Wednesday, February 21, 2007

War and Peace

Vojna i mir; drama / war, Russia, 1968; D: Sergei Bondarchuk, S: Sergei Bondarchuk, Lyudmila Savelyeva, Vyacheslev Tikhonov, Irina Gubanova
Russia, 1805. Pierre Bezukhov, an intelligent but clumsy man, is surprised when he finds out that his father, a wealthy count, died and left all his inheritance to him, his illegitimate son. Pierre marries Helene, but soon decides to divorce her. At the same time, Andrei Bolkonski is leaving his wife Liza and his "boring life" to enlist as a soldier and fight against Napleon's army in Europe. He gets wounded and returns back home. When his wife dies at childbirth, he starts feeling guilty for neglecting her. He gets engaged with Natasha Rostova, but she falls in love with Casanova Anatol. She later regrets that decision, but Andrei leaves her. Another subplot is the "Great Patriotic War" of 1812 against the invading Napoleon's Armies. The people of Russia from all classes of society stand up united against the enemy. Andrei dies, Pierre gets captured and used as a hostage by the French army, but is saved. In the end, Pierre marries Natasha.

Everything in the Russian film "War and Peace", winner of an Oscar and Golden Globe for best foreign language film, is colossal. Its running time is 10 hours. Its budget is 10 million $, making it the most expensive movie outside the US at that time. It apparently had 100,000 extras. And even in most important terms—quality and substance—this film rises to heights. The biggest problem of Sergei Bondarchuk's movie monster—filmed to commemorate the 100th anniversary of Leo Tolstoy's famous novel—though, is actually that it's obvious that the earlier American adaptation of Tolstoy's same novel, directed by Vidor back in '56, had a tremendous influence on it. Also, some parts are inevitably too long and drag, since even the novel had some unnecessary-empty spots—as a footnote, Dostoyevski managed to say as much about life in "Brothers Karamazov" as did Tolstoy's "War and Peace", except that he needed half as much of pages.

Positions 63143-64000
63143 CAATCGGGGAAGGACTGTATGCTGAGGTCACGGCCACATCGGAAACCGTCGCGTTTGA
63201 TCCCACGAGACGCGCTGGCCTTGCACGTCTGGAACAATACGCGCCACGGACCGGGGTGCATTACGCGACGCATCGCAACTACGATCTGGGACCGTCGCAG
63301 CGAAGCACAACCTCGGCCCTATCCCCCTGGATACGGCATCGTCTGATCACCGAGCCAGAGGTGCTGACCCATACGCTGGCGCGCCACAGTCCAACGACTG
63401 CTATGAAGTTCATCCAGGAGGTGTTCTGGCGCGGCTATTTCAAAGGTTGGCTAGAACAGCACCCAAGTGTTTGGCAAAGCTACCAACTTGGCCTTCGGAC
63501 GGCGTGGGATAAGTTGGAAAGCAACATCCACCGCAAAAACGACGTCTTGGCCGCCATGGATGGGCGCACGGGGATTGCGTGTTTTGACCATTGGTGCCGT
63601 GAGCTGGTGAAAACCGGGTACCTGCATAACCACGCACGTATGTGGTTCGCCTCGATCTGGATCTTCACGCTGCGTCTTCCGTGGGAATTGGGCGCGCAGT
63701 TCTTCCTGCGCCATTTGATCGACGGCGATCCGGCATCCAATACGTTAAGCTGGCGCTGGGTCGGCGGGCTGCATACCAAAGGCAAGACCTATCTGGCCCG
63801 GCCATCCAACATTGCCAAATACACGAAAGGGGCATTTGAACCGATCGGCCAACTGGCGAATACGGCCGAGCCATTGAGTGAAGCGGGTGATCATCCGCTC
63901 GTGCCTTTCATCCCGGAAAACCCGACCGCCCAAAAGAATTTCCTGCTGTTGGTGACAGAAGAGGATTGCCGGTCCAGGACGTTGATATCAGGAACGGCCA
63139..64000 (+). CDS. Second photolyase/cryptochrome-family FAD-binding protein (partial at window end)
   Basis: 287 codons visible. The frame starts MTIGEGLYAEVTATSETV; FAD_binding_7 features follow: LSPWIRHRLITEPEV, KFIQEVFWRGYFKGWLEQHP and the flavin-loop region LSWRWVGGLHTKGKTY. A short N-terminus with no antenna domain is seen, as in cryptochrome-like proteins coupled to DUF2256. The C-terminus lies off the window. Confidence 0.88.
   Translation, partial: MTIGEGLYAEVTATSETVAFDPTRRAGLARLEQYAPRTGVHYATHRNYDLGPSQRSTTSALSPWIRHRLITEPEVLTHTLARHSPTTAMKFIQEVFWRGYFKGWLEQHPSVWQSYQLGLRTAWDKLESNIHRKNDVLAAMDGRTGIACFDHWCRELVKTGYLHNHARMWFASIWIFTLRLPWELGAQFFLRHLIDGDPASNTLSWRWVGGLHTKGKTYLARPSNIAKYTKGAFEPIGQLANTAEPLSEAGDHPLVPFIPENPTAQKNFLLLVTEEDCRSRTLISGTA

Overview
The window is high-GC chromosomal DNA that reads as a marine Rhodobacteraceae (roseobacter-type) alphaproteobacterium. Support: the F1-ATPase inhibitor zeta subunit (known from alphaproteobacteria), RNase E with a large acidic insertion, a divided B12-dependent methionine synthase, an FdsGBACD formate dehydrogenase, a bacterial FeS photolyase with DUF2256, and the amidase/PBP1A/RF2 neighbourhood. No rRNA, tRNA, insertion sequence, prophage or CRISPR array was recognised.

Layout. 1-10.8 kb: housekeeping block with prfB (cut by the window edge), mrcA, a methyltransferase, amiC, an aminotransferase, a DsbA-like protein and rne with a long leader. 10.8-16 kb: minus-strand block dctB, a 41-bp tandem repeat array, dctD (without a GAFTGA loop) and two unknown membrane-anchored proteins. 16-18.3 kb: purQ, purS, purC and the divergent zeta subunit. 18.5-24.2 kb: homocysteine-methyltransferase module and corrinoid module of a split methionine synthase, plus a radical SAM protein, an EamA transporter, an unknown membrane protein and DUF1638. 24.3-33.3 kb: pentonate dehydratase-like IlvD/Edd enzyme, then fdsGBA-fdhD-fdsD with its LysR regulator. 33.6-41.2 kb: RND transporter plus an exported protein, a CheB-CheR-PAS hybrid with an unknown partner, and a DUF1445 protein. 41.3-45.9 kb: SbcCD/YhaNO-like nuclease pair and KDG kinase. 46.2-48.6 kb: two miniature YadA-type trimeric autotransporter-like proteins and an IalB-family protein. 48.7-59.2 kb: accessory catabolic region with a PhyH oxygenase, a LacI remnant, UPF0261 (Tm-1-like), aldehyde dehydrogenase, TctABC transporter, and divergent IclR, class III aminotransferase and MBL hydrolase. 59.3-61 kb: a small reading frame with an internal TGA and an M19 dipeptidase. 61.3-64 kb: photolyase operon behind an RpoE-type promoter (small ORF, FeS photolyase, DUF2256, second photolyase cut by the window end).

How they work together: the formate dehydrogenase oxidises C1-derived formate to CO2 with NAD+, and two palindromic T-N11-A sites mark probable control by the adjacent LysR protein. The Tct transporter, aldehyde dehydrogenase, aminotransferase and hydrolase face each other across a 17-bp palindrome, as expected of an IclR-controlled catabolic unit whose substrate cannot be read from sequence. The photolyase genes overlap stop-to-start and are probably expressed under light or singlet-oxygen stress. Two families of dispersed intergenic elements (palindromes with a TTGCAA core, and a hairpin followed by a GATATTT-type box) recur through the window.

Still, there is no doubt that this is an excellent film, rich with an amazing visual style and esoteric inner-narration and thoughts of the characters, which, of course, gains its inspiration from Tolstoy's sweeping writing. For instance, in one rather romantic scene, Natasha is talking with Andrei about how much she loves him and is thrilled to feel these kind of emotions. But at one point he suddenly starts losing interest in her, thinking how "he doesn't feel love towards her, only pity because of her fragile state". Andrei's hallucinations about the clouds when he is injured at the battle field are unbelievable, as well as various unusual camera angles, and the great Battle of Borodino between Russian and the French army is of epic proportions, almost meticulously reconstructed. Bondarchuk's "War and Peace" is such a huge film that it almost becomes a burden, but it is an event that cannot be found everywhere—unlike many monumental films that are empty pompous vehicles, this is a monumental achievement both technically and spiritually.


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